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Saturday, December 11, 2021

Concealed Carry. Don’t Go In: Arriving Home to Forced Entry



forced entry

I know I'll get some hate mail for this post, but that's fine; it wouldn't be the first time. I get it; you work hard for your stuff and don't want anyone taking it. And I'll agree the people breaking into homes are committing a criminal act and should be held accountable. However, I'm not demanding you respond a certain way. Instead, asking you to consider the information and perspective in the post.

Okay, so here it is;

if you return home and find signs that someone broke into or is inside your unoccupied home, there are zero reasons to go inside

When a loved one is inside the home, the situation is much different.

However, that IS NOT what the scope of this article is addressing.

Go inside to investigate?

Most of the news stories we find are of home invasions. But we also see reports of people returning to an unoccupied home to find evidence of forced entry.

Yes, sometimes people go inside to ‘investigate.' Investigate seems easier than saying – search the home to potentially get into an unnecessary physical altercation, possibly leading to injury or death for you or any unwelcome visitor(s).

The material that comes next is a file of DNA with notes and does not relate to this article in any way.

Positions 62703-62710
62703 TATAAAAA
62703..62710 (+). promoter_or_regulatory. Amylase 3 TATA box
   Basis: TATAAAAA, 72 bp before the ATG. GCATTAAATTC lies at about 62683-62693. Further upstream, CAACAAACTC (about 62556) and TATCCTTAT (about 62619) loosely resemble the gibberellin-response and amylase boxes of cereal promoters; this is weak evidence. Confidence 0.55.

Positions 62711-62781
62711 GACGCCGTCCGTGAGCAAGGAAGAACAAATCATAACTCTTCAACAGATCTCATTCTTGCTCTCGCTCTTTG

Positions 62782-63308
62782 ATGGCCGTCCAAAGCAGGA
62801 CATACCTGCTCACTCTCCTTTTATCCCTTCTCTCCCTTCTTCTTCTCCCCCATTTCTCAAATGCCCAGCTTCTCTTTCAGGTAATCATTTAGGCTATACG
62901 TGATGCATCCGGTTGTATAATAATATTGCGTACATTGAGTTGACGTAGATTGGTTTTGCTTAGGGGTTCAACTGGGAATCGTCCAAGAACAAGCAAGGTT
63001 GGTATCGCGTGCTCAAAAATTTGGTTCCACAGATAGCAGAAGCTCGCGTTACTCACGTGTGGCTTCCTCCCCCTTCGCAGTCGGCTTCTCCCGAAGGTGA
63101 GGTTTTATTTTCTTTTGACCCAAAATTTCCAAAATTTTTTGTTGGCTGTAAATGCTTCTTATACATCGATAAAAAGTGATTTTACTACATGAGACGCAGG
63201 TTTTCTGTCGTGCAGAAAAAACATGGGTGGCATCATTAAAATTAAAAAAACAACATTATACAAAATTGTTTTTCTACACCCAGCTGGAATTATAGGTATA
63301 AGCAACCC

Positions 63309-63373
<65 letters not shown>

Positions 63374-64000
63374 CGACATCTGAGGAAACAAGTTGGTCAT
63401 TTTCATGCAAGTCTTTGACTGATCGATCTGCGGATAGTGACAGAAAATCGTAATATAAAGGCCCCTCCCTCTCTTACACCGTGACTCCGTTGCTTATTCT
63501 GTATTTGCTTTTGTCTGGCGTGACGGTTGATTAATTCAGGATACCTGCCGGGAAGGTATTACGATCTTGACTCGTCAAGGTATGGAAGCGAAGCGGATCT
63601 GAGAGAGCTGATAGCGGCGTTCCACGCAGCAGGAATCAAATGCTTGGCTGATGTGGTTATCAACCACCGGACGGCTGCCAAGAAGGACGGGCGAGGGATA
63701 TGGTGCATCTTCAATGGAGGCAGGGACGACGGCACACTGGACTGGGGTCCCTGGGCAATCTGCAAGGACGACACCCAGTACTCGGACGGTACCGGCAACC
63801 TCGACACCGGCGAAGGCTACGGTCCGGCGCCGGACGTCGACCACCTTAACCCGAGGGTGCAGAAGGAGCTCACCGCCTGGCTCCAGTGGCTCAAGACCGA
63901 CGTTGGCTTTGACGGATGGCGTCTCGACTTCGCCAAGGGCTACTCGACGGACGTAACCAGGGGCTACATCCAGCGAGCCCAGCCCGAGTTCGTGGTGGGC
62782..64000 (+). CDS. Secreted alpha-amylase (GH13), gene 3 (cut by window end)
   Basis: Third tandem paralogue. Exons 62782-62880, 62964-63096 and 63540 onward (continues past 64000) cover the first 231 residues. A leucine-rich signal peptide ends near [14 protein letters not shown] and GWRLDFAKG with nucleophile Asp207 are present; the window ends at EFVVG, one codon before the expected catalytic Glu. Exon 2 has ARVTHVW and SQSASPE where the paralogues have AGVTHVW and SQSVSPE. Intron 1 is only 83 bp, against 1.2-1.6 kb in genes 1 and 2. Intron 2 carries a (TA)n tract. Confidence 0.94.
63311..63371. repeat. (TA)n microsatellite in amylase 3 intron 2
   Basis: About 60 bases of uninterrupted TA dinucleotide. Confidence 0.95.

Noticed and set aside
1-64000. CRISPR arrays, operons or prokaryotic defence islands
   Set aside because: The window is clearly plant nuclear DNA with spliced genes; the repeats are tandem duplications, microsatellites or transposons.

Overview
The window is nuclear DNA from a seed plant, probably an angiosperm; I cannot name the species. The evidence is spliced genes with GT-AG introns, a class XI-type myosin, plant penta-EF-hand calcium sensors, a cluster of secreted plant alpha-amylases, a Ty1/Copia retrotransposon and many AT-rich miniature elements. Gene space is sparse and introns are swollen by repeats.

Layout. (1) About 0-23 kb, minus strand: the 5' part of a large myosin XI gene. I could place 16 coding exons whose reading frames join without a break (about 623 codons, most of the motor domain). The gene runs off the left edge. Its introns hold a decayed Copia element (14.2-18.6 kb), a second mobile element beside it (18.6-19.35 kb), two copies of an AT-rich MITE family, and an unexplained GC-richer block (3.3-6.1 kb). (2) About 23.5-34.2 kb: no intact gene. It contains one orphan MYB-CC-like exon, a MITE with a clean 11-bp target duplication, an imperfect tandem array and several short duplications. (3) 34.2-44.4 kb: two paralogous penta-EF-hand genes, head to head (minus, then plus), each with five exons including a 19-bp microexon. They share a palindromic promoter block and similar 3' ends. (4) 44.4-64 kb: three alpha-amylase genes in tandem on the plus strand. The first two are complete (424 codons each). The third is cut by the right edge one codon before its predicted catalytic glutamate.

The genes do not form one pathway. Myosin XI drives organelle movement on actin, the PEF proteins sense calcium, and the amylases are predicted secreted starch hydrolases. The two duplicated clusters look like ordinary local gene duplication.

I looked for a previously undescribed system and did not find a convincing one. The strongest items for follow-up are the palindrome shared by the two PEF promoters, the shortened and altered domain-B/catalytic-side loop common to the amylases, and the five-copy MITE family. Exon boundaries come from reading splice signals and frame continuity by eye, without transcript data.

Being armed with your everyday carry (EDC) handgun, you may feel inclined to head inside. However, while a handgun is a terrific tool, and if you had no choice but to go in, you would want to be armed, the gun doesn't ensure you aren't hurt or killed. Take, for instance, this story where an unarmed home invasion suspect disarmed the homeowner and used that gun to kill him.

searching home for burglar

People often tell me, ‘I know my house better than the burglar, so he is at a disadvantage.'

Really? It doesn't take a tactical guru with blueprints of the home to find a blind corner or another spot from which to ambush you. It's just nearly impossible to safely clear a house by yourself, even if it is your own.

You don't know how many people are inside, whether they are armed or their intentions. Burglars rarely operate by themselves. More than one person usually heads inside because they know there is a possibility that someone may be inside or arrive home. They want the advantage of numbers to overwhelm the homeowner(s).

They may also deploy a lookout to alert them someone has come home. If the suspects choose to stay and fight, they can ambush you and have a distinct advantage.